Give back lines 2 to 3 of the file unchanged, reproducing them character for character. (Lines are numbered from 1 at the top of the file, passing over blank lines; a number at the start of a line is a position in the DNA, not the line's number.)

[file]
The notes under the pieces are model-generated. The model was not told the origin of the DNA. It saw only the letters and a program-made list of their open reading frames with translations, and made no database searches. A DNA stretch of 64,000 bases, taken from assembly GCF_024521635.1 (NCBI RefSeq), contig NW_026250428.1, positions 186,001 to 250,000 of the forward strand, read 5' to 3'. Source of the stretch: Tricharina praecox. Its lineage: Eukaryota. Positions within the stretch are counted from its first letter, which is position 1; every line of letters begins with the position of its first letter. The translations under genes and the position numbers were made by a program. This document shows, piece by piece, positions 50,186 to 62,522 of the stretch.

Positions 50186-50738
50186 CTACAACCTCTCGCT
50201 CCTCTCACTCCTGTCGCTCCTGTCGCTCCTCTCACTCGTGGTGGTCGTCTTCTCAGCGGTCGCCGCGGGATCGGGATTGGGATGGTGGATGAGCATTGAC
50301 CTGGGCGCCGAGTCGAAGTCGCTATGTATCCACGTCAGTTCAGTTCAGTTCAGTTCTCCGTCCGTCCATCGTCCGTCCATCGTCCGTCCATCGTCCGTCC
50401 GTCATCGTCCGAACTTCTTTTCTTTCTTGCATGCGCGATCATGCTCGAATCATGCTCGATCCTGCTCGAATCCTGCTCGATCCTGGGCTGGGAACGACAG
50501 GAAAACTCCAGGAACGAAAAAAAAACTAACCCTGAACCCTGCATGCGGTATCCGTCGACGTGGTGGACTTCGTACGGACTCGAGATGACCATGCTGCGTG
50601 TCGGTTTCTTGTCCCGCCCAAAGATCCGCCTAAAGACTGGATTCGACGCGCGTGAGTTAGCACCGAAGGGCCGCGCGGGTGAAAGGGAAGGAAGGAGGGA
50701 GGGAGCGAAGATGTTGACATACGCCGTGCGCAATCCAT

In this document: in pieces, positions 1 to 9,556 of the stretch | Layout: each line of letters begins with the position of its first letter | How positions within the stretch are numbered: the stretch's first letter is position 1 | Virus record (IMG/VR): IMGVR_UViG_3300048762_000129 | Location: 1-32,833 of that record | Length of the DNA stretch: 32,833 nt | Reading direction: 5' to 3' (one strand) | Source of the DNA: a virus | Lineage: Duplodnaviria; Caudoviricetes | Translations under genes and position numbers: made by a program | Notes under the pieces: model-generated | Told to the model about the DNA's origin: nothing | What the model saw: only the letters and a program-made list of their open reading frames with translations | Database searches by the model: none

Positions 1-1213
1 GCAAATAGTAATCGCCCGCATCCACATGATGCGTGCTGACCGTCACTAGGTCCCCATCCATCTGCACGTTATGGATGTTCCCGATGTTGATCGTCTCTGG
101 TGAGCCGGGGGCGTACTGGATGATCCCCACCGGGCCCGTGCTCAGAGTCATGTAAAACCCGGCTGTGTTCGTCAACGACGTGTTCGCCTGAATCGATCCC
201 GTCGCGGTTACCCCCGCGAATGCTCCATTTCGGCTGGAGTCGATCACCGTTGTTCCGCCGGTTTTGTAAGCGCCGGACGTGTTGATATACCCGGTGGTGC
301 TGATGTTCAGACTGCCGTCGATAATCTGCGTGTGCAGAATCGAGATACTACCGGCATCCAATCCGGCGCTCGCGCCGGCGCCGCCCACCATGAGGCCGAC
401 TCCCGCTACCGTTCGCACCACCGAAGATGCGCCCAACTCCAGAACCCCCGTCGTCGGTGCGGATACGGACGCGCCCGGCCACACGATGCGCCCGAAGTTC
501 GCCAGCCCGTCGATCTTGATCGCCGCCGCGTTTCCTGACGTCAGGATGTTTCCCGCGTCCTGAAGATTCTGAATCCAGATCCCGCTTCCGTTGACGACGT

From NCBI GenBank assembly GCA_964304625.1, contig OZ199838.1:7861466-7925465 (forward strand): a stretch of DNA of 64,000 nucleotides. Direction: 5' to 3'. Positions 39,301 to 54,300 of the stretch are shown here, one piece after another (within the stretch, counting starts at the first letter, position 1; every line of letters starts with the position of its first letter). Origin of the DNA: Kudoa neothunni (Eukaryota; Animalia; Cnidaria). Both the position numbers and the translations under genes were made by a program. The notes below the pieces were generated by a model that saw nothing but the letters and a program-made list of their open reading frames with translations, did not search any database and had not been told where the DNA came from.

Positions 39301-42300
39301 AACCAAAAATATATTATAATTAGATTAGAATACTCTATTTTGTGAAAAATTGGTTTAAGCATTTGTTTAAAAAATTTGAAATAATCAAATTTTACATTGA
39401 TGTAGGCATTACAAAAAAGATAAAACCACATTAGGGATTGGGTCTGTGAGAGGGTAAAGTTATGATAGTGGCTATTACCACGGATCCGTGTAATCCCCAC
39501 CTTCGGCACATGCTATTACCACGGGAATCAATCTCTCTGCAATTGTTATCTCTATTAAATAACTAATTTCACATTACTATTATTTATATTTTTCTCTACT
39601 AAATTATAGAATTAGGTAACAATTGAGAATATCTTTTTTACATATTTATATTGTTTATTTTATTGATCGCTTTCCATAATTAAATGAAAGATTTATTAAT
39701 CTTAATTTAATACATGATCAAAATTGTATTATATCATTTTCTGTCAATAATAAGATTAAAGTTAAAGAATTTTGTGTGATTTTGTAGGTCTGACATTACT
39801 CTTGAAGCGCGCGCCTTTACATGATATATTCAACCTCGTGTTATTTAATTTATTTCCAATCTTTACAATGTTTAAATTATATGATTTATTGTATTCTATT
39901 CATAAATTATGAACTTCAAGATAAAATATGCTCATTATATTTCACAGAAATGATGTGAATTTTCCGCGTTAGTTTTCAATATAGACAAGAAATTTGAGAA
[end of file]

Positions 50186-50738
50186 CTACAACCTCTCGCT